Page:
(And not a limp-wristed *snap*snap*snap* Hey, Mary!). His pre-uncloseted, teenage stomping grounds, the streets of Chicago’s BoysTown, ran under the democratic rule of glorified imperfection, and everyone was accepted as a fabulously flawed head of state.

A corn-fed farmboy with imperfect skin and just-cute-enough-to-be-loveable lovehandles, Cole looked different then. Hair: a dusty brown, skin: a whitish white, wardrobe: a banality of bland, he operated under the daily affirmation; “maybe I’ll never see myself tattooed across every Abercrombie bag in every American shopping mall, but maybe (gosh-darn-it) that’s OK too!” And he truly believed it.

That was, until, he left the Windy City and found himself MIA in LA. The tyrannical tenet of the pretty people quickly schooled him in the multiple upon millions of ways to loath oneself. (And Cole was a quick study.)

The beautiful beau winces as he recalls his first interaction with one of WeHo’s Brahman, a perpetually shirtless demigod in Prada pants and Calvin Klein flip-flops. Nervous eye contact, followed by an elusive smile, followed by an arduously awkward trek to the box on which the supermodel danced, followed by an anxious introduction: Hi, I’m Cole. A pause so pregnant that it could have been having triplets. Then a judgmental once-over, followed by a sadistic smile, followed by an extra midsection inch pinch to our hero’s widespread waistline, followed by a painfully humiliating jiggle: “Cole’s got a little cushion for the pushin’, huh?”

Fattie must be new in town, for he is obviously oblivious to the rules. Eating solid food in a gay bar is likened to shopping the sale rack at the Beverly Center.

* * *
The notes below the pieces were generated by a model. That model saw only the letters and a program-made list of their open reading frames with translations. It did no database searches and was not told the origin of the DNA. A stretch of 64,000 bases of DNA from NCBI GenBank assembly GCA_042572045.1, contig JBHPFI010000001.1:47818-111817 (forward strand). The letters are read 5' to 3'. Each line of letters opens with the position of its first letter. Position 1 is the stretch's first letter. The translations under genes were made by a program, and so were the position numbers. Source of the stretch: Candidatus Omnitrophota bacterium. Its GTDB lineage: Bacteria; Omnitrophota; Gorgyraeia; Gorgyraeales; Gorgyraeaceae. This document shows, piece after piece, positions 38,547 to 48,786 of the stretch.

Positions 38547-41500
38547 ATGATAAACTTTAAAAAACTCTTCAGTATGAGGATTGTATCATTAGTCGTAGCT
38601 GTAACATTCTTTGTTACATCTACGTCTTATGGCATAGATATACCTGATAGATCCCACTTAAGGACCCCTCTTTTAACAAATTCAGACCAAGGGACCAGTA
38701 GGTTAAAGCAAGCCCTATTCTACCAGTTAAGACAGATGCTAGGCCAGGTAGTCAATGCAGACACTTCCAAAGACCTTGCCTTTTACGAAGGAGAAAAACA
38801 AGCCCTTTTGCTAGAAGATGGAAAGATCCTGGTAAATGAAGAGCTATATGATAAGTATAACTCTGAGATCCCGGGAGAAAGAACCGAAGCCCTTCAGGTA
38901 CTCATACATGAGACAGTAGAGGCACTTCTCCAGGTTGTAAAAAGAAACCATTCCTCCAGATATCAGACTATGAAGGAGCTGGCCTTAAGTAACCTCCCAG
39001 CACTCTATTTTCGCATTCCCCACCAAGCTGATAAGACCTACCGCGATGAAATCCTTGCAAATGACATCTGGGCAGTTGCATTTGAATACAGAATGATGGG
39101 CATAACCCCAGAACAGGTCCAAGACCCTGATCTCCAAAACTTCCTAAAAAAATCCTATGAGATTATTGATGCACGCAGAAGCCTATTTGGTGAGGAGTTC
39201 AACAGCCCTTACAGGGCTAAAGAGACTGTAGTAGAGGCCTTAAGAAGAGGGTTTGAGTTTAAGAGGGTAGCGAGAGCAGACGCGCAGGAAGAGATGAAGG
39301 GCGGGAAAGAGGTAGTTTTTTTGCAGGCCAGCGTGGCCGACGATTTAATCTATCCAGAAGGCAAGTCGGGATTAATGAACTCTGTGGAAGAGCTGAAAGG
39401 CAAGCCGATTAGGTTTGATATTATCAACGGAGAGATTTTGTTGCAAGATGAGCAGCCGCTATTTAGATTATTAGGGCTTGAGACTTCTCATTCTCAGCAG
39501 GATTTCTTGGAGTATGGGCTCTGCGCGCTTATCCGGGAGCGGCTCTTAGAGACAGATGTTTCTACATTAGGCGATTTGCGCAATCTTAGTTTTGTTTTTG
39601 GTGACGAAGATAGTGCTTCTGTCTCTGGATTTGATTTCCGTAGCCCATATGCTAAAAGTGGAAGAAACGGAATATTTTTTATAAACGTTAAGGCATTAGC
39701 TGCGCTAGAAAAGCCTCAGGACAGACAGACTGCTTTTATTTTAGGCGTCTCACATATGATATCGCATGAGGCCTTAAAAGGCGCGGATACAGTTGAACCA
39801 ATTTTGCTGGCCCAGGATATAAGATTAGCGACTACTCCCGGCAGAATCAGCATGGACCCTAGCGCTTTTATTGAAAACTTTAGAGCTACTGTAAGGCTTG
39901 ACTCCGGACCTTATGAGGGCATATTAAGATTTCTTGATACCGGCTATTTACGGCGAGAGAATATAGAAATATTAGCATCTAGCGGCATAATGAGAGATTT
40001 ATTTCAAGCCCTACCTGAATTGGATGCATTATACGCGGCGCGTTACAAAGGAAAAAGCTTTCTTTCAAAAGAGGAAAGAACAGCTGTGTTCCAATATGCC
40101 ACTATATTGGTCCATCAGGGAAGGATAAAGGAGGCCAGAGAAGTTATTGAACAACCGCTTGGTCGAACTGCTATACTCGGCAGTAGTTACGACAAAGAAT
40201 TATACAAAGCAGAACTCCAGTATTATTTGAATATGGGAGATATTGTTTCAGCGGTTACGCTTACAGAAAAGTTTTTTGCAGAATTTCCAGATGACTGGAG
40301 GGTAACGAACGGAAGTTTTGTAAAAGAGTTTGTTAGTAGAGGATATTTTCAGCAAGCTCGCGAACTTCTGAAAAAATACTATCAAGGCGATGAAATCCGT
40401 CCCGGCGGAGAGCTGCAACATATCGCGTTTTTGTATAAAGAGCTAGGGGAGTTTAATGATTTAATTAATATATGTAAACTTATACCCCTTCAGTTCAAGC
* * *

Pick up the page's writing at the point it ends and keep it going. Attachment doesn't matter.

Reeking with the sullied stench of mortification, the Midwestern innocent felt as if he would dissolve into a deluge of distraught tears. But the water-works did not run. Instead, the embarrassing altercation conjured up inspiration to unleash the motivation that would turn his current flab-u-lous-ness into utter fab-u-lous-ness.

Cole’s maturation in the City of Superficial Angels played out like a masochistic MasterCard commercial. Searing his flesh in a fake-‘n-bake booth: $35. A trip to Pink Cheek’s for a hairy Italian’s worst nightmare: $84. Highlights and eyebrow tinting from Irman, stylist to the stars: $220. A personal trainer named Hans who, obviously, was not held enough as a child: $300. But developing a set of abs that the Amish would kill to launder on? Priceless. Yes, for some people, there was daily caloric sustenance; for Cole, there was a diet consisting exclusively of coffee, cigarettes, vodka shots and carb-free Jelly Bellies. But it worked; he had effectively morphed himself into the WeHomo ideal: a starving, sticky, soulless, sweaty (but strangely smooth) shadow of a psychopath with the 30-inch waist and the eight-pack stomach that most Ethiopians spend a lifetime trying to achieve.